PI-08. Detecting mycoplasma contamination of cell cultures by means of digital drop-PCR
Irina A. Sidorova, Alena I. Shakirova, Timofey E. Karpov, Yaroslava V. Komarova, Kirill V. Lepik, Alexander D. Kulagin
RM Gorbacheva Research Institute, Pavlov University, St. Petersburg, Russia
Contact: Dr. Irina A. Sidorova, phone: +7 (952) 376-23-05, e-mail: email@example.com
Mycoplasma is a common contaminant of cell cultures. Small size and resistance to many antibiotics prevents their timely detection and elimination. Mycoplasma, exhausts the nutritional medium, inhibits the in vitro cell growth, alters distinct properties of cultured cells (metabolism, proliferation, gene expression) thus making it difficult to use them in experiments as model lines and interpret the study results. In this regard, it is extremely important to control the presence of this pathogen in laboratories. The method of digital drop PCR allows this assays at high specificity and reproducibility level thus making it preferable in the absence of alternative assays. The purpose of this work was to adapt droplet digital PCR technique for detection mycoplasma contamination of cell cultures, as well as to screen for mycoplasma the available human cell lines at the laboratories of R. Gorbacheva Research Institute.
Materials and methods
Within the framework of this study, we tested the K562, Raji, Hek293, THP-1 cell cultures with suspected contamination. Their aliquots were thawed and cultured in appropriate media for 48 hours prior to sampling. The cells were then washed of the culture medium by centrifugation and resuspension in phosphate-buffered saline. Further on, whole genome DNA was isolated from the cells using spin column isolation technology (GeneJETGenomic DNA PurificationKit, ThermoFisher, USA). Concentration and quality of DNA preparation was measured using a Nanodrop device. To detect mycoplasma contamination, the MycoReal-Time (Evrogen) reagent kit was used, with detection of mycoplasma DNA by the RT-PCR method with TaqMan probes, but with the addition of the ddPCRTM SupermixforProbes reagent kit specific to the digital droplet PCR (Bio-Rad, USA). The droplets were generated, and fluorescence was read using a QX200 AutoDGDropletDigital PCR System (Bio-Rad, USA) with automatic droplet generation.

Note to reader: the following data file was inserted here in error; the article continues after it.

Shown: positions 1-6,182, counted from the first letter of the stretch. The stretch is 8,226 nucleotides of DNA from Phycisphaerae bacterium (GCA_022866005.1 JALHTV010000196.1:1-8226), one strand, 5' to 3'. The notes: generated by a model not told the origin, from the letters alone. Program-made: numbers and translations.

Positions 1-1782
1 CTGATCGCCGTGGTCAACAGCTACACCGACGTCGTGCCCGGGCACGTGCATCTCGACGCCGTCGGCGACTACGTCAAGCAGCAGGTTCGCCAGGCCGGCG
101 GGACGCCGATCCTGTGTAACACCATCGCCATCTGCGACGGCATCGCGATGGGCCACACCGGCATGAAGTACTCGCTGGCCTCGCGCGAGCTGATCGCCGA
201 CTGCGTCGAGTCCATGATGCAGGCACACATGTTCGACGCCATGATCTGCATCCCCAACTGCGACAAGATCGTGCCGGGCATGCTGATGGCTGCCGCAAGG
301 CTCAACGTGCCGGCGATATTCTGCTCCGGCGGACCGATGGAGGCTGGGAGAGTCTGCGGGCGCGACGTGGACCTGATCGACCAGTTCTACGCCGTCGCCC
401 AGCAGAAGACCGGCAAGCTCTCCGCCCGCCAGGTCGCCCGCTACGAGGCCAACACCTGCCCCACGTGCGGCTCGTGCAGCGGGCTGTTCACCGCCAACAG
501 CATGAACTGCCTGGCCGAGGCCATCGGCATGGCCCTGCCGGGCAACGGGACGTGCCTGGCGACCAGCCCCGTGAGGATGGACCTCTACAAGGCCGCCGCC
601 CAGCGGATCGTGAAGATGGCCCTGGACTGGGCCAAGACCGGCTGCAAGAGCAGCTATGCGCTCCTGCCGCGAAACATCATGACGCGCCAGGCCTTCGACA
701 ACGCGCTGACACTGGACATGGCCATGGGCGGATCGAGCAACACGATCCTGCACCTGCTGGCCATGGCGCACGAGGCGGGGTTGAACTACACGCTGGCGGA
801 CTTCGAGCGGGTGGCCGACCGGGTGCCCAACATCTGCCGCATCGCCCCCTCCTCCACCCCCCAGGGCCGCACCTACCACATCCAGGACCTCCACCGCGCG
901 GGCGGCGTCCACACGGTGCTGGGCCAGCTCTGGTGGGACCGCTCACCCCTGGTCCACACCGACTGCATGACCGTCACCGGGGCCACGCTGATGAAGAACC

In order to adapt the MycoReal-Time (Evrogen) protocol to digital droplet PCR, the following combination of reagents per reaction was used: 10 µl ddPCRTM Supermix for Probes, 5 µl 5X OligoMyco RT, 2 µl cell line DNA sample or MycoDNA Control. To avoid an overload of DNA-containing droplets, positive control samples were diluted 4 times relative to those recommended by manufacturer. The total reaction volume was 25 µl. PCR was carried out as follows: 95°C, 10 min; (95°C, 10 sec; 60°C, 1 min)x45 cycles. Fluorescence values were read in the FAM channel. Using this protocol, a positive control signal from the MycoReal-Time kit (Eurogen) was successfully detected. Screening of laboratory cell lines showed that three out of four analyzed cell lines (K562, HEK2963T and THP-1) were contaminated with mycoplasma. An attempt to eliminate K562 contamination by culturing them in the presence of clindamycin (900 μg/ml) and ciprofloxacin (120 μg/ml) for 14 days was successful, i.e., mycoplasma was not detectable by the digital drop PCR technique.
According to the results of digital droplet PCR, the MycoReal-Time kit protocol (Evrogen) was successfully adapted to the QX200 AutoDGDropletDigital PCR System (Bio-Rad, USA). This technique may be used on routine basis in the laboratories of R. M. Gorbacheva Research Institute for the control of mycoplasma contamination of cultured cell lines and primary cultures of human cells.
Mycoplasma, contamination, cell cultures, DNA, polymerase chain reaction (PCR), digital drop PCR.